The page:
This is a time of rhetorical overkill, with the presidential candidates promising more than they can deliver and journalists hyping the horse race. David Ignatius of the Washington Post, reputed to have close ties to the Pentagon, went so far as to claim that the 2016 election is a "fork in the road," like those of 1860, 1932 and 1940. Whoa!
Thomas R. Mattair, Executive Director, Middle East Policy Council
On March 2, 2016, the Gulf Cooperation Council (GCC) posted on its official website a scathing condemnation of the Lebanese Islamist movement the Party of God (Hezbollah), accusing it of carrying out "hostile acts" in the six GCC member-states and engaging in campaigns of "terror and incitement" in Syria, Iraq and Yemen. The pronouncement was attributed to GCC Secretary General Abdullatif bin Rashid Al Zayyani, but was widely acknowledged to have been issued at the instigation of the organization's most influential member, the Kingdom of Saudi Arabia.
Saudi Arabia sits in the middle of the world's climate furnace. There are fewer hotter, drier places on the planet, and it's only going to get worse as the world continues to dump carbon into the atmosphere. Since 1995, the world's atmosphere has seen carbon amounts increase from 360 parts per million (ppm) to an estimated record-crushing 400 in 2015.1 Some researchers predict an increase in temperature of around 3 degrees Celsius throughout the Middle East by 2050.
After more than 40 years of authoritarian rule, the Qadhafi regime was overthrown by force in October 2011.1 The total collapse of the "Jamahiriya State" and its civil as well as military institutions is a characteristic feature of this transition of power. The collapse had three main consequences:
The Egyptian state has accumulated a number of obstacles over the last three decades that have affected its ability to maintain a leadership position in the Middle East and North Africa (MENA).
Throughout the twentieth century, the Sinai Peninsula has occupied an awkward position in the nation-state system. Claimed by Egypt — and at times Israel — the population has by and large not identified itself with the Egyptian state. The contentious history of the territory, combined with the disenfranchisement of the population, has played a significant role in the increased lawlessness throughout large portions of the peninsula. In particular, transnational criminal undertakings and the growth of extremist elements have been the result of this disenfranchisement.
On March 14, Russian President Vladimir Putin unexpectedly announced the end, effective the following day, of the Russian intervention in the Syrian Arab Republic. Russia's military — including elite ground forces, the latest Su-34 strike fighters, Buk-M2 missile systems, KA-52 attack helicopters, and other technologically advanced assets — had been deployed in the Middle Eastern country, apparently at Bashar al-Assad's request, since August 2015 and in combat since late September.
Turkey is passing through a particularly critical phase in its history. Thousands of people have died so far in the renewal of the war being waged against the Kurdistan Workers' Party (PKK) in the southeast. In February and March 2016, scores of people died when a Kurdish faction struck back with suicide and car bomb attacks in Ankara and Istanbul, one targeting military personnel and the other, people waiting at a bus stop. The Kurdish Freedom Falcons (TAK), a splinter group from the PKK that some commentators say is still part of the organization, claimed responsibility.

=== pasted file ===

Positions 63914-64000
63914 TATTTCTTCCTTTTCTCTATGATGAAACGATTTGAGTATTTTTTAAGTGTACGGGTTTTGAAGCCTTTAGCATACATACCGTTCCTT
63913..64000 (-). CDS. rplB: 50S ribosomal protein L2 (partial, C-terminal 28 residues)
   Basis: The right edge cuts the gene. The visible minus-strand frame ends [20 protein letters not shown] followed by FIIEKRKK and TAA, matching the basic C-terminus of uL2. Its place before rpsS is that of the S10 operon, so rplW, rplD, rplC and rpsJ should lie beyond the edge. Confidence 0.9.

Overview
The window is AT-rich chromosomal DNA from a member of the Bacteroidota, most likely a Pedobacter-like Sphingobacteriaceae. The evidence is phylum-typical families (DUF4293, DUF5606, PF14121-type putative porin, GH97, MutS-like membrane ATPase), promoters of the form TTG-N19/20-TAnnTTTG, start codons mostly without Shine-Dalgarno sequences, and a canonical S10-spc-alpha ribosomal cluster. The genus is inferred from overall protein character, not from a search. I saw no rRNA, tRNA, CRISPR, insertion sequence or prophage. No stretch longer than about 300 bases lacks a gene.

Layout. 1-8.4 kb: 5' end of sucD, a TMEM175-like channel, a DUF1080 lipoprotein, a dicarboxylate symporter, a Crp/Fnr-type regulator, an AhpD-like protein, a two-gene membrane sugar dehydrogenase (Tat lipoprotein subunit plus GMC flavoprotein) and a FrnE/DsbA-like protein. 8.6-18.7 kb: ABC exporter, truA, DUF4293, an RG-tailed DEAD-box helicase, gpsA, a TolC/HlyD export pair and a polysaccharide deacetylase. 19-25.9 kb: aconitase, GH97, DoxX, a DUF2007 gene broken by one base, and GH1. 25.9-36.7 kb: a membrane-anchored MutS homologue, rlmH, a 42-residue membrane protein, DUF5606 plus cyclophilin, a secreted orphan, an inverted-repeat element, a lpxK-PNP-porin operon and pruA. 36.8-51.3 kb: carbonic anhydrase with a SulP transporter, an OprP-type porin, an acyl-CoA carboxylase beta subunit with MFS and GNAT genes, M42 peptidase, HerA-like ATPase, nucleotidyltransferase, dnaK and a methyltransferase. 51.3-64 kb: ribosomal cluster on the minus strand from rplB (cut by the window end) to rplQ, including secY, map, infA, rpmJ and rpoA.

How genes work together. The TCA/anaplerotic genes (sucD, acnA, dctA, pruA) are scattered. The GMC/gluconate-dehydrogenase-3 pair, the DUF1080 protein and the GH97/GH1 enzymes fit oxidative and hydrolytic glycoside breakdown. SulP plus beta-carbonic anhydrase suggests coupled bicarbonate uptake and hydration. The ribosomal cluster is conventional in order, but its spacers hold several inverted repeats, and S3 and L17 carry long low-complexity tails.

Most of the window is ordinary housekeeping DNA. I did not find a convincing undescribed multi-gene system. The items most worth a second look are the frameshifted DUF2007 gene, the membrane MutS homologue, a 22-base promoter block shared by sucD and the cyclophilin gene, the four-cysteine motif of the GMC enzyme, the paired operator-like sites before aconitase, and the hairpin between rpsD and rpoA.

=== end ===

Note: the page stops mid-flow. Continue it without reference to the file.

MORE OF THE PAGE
The outcome of the March-April 2015 nuclear negotiations between Iran and the P5+1 (China, United Kingdom, France, Russia, United States, plus Germany) increased economic and trade optimism towards easing of sanctions on Iran.
The great wave of globalization that welled up as the Cold War was ending and peaked with the 2008-09 global financial crisis has, after a brief recovery, been steadily ebbing away. Between 1985 and 2011, global trade grew at an annual average rate of almost 6 percent, almost twice the annual rate of global GDP growth of 3.1 percent. The rapid expansion of trade in goods and services, made possible by technological innovations such as containerization and the Internet, and a favorable global political environment, were the principal drivers of that rapid economic growth.
Iranian foreign policy has been the subject of a large and varied literature over the past two decades, but not until Thomas Juneau's Squandered Opportunity has a book-length treatment of Iranian foreign policy been based on international-relations theory.
Since the beginning of the conflict in Syria four years ago, many have looked for reliable academic sources on the subject. For the first few years, only a smattering of journal articles appeared to provide a deeper and peer-reviewed analysis of the conflict ripping Syria apart.
However badly misnamed are the popular protests, uprisings, revolutions and civil wars that started spreading across the Middle East in the winter of 2010-11, it is abundantly clear that in most cases they did not result in peaceful transitions to inclusive democratic politics.
Although Abdullah Ocalan seems almost paranoid toward the United States and Western capitalism — "The way I was captured demonstrated that the capitalist modernity of which the USA is the world leader, is a system with no inhibition to oppress and abuse" (p.
Michael Mandelbaum's Mission Failure is an impressive book. As a history of U.S. foreign policy in, as he terms it, its "fourth" or "post-cold war" era, from 1991 to 2014, it's a competent work.